World Exhibition Paris 1878

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May 1, 1878 - October 31, 1878


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Furniture

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The manufacture of furniture has taken on a very large extension in France, especially the manufacture of cheap furniture.

Cheap furniture exerts the most salutary and moralising influence on the needy population. The prospect of being able to acquire bourgeois furniture and to enjoy the dress and comfort of the so-called upper classes gives these good people first the habit, then the love of order and economy, virtues that keep them away from the cabaret.

Let's talk a little about the making of the furniture first.

According to the official catalogue, the manufacture of luxury furniture in France * was, until a few years ago, one of the monopolies of the Parisian industry; but, in recent times, a few important firms have been founded in Lyon, Bordeaux, Marseille, Nantes, Caen, Toulouse, etc.; nevertheless, Paris has remained the most important centre of manufacture.

The number of workers in the furniture industry in France may be estimated at about 27,000. In 1872, there were, in Paris alone, 4,340 manufacturing establishments, all specialities included, and 14,266 workers. If one compares these figures with those recorded in the 1860 statistics, it can be seen that, in this twelve-year period, the number of workers increased by 1,001 and that of bosses by 803.

The cabinetmaking industry uses indigenous woods, beech, oak, fir, walnut, for the manufacture of cheap furniture; exotic woods, mahogany, rosewood, thuja, rosewood, violetwood, whose prices vary from 20 to 70 francs per 100 kilograms, for the manufacture of luxury furniture, and finally, but more rarely because of their high value, amboyna, amaranth, lemon, maple and ebony. Precious marble and other materials, painted porcelain, and bronzes are used only for decoration and are only used to a relatively small extent in the manufacture of furniture.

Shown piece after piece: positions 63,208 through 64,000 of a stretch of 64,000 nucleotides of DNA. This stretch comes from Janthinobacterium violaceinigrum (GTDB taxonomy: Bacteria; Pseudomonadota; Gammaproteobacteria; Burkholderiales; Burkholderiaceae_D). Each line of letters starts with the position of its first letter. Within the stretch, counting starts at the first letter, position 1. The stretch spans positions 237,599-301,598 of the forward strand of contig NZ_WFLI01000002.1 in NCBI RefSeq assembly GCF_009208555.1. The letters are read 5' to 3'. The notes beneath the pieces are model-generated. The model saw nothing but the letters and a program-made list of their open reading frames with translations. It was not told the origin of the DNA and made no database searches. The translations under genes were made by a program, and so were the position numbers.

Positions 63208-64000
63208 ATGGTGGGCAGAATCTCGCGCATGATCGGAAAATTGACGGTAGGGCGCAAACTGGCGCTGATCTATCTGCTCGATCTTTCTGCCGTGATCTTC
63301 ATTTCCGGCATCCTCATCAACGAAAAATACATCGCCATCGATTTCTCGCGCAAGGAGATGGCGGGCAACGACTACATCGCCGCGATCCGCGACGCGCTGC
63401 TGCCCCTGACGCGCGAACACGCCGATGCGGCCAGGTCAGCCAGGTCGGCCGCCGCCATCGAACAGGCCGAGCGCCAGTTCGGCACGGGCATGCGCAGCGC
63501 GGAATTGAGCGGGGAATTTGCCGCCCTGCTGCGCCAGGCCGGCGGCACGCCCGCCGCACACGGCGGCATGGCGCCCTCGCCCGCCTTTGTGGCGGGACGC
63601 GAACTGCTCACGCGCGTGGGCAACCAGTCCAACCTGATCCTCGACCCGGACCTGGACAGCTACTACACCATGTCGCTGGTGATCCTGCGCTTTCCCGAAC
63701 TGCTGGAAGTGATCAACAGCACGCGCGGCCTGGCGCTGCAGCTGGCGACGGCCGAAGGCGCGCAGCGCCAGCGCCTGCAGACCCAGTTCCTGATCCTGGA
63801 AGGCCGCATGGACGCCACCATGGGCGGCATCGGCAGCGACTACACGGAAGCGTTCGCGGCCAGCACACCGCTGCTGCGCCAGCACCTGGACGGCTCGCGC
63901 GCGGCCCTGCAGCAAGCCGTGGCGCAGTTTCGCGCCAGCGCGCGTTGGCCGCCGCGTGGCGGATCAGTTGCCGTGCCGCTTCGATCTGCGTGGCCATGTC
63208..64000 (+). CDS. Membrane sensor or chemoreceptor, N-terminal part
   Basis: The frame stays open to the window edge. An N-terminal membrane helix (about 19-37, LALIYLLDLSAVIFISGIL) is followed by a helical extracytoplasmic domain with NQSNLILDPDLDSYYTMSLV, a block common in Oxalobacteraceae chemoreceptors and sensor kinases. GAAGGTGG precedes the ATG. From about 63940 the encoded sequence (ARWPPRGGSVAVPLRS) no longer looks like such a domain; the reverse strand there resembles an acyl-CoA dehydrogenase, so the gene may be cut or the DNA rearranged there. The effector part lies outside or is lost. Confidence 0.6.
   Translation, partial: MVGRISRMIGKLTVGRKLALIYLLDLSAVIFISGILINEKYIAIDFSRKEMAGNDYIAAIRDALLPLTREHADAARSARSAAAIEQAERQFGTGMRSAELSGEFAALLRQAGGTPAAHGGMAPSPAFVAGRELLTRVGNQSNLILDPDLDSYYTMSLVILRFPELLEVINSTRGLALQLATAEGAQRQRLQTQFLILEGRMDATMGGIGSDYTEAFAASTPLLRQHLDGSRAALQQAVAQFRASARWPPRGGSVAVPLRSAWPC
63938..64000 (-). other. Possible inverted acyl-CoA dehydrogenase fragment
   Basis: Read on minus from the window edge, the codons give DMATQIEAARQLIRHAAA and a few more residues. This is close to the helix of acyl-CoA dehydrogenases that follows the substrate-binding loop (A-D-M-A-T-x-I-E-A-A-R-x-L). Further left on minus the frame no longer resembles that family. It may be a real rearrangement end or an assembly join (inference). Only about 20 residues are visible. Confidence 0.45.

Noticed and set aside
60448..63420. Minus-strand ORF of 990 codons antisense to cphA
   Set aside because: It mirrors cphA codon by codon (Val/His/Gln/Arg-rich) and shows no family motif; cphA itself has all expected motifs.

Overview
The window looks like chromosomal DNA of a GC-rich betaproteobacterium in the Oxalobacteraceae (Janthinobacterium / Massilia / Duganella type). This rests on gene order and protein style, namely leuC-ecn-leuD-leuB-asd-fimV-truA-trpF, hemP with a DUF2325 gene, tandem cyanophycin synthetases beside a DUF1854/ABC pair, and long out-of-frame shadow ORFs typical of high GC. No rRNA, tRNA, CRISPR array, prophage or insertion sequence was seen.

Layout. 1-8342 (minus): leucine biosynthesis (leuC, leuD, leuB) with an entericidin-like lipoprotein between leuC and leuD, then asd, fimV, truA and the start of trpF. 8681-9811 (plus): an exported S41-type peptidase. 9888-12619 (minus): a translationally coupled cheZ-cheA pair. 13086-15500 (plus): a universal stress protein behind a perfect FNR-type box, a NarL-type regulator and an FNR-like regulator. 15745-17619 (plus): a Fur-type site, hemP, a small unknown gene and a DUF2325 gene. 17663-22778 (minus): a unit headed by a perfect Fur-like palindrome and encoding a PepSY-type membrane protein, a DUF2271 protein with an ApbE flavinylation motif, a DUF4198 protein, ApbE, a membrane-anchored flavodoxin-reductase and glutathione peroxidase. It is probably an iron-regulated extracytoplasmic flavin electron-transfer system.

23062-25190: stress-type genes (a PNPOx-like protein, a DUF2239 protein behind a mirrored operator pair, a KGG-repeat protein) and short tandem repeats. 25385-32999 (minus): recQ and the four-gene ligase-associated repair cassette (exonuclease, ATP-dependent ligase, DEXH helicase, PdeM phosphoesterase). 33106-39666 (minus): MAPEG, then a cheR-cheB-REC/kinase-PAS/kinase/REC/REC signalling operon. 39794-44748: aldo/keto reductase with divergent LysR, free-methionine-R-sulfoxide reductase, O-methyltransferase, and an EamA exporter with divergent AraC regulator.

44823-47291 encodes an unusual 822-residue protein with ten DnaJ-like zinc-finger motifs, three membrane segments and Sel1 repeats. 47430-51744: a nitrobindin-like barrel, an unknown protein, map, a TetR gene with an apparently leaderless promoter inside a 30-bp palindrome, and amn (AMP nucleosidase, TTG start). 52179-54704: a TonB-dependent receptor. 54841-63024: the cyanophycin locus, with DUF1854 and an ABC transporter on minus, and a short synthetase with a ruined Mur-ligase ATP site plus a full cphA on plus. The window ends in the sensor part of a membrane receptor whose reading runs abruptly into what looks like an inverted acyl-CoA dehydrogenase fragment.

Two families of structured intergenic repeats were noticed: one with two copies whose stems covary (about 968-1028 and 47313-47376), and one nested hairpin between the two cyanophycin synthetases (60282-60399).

The furniture industry employs only a very small number of children as apprentice turners, and women as cane makers or varnishers. Hourly work is tending to replace piecework, except among carpenters.

The rate of wages has risen since 1867; for cabinetmakers, it varies from 60 to 75 centimes per hour; for sculptors, from 60 centimes to 1 franc and 1 fr. 25 cent.

Mechanical means have been advantageously applied to the manufacture of cheap furniture; but in the luxury furniture industry, machines are only used to cut veneer and draw mouldings.

The value of the furniture, seats, billiards, etc., manufactured annually in France is about 80 million; in this evaluation, raw materials account for 33%, labour for 55% and general expenses for 12%. The Paris industry alone provides three quarters of the national production.

Customs statistics show that the export of furniture in 1875 amounted to 18,046,759 francs, 5,673,678 francs more than in 1867, and that the value of imports, which in 1867 was 1,225,188 francs, increased by only 414,071 francs to 1,639,259 francs in 1875.

The cabinetmaking industry is returning more and more to the manufacture of solid furniture; Renaissance and Louis XIII furniture is more sought after every day, and the industry has succeeded in copying the old forms in a very satisfactory way by adapting them to the requirements of modern life.

To help the professional education of apprentices, a society was founded in Paris in 1866, under the name of Patronage des enfants de l'ébénisterie, which created professional competitions to which all apprentices are called each year without distinction; at the same time a school was opened for the teaching of drawing applied to furniture, ornamental drawing and modelling. This institution will undoubtedly contribute to maintaining cabinetmaking in the position it has achieved.

Luxury furniture was widely represented; everyone admired the splendid sideboards, credenzas, bookcases, and sideboards of the 16th century or the Renaissance, exhibited in particular by the houses of Drouart, Laloude, Blanqui, Fourdinais, Gallais, Cablence, etc., etc.

The praise of these houses is well deserved, but we must say that they have outdone themselves this year.

It is true that this splendid international exhibition has aroused such enthusiasm and emulation in everyone!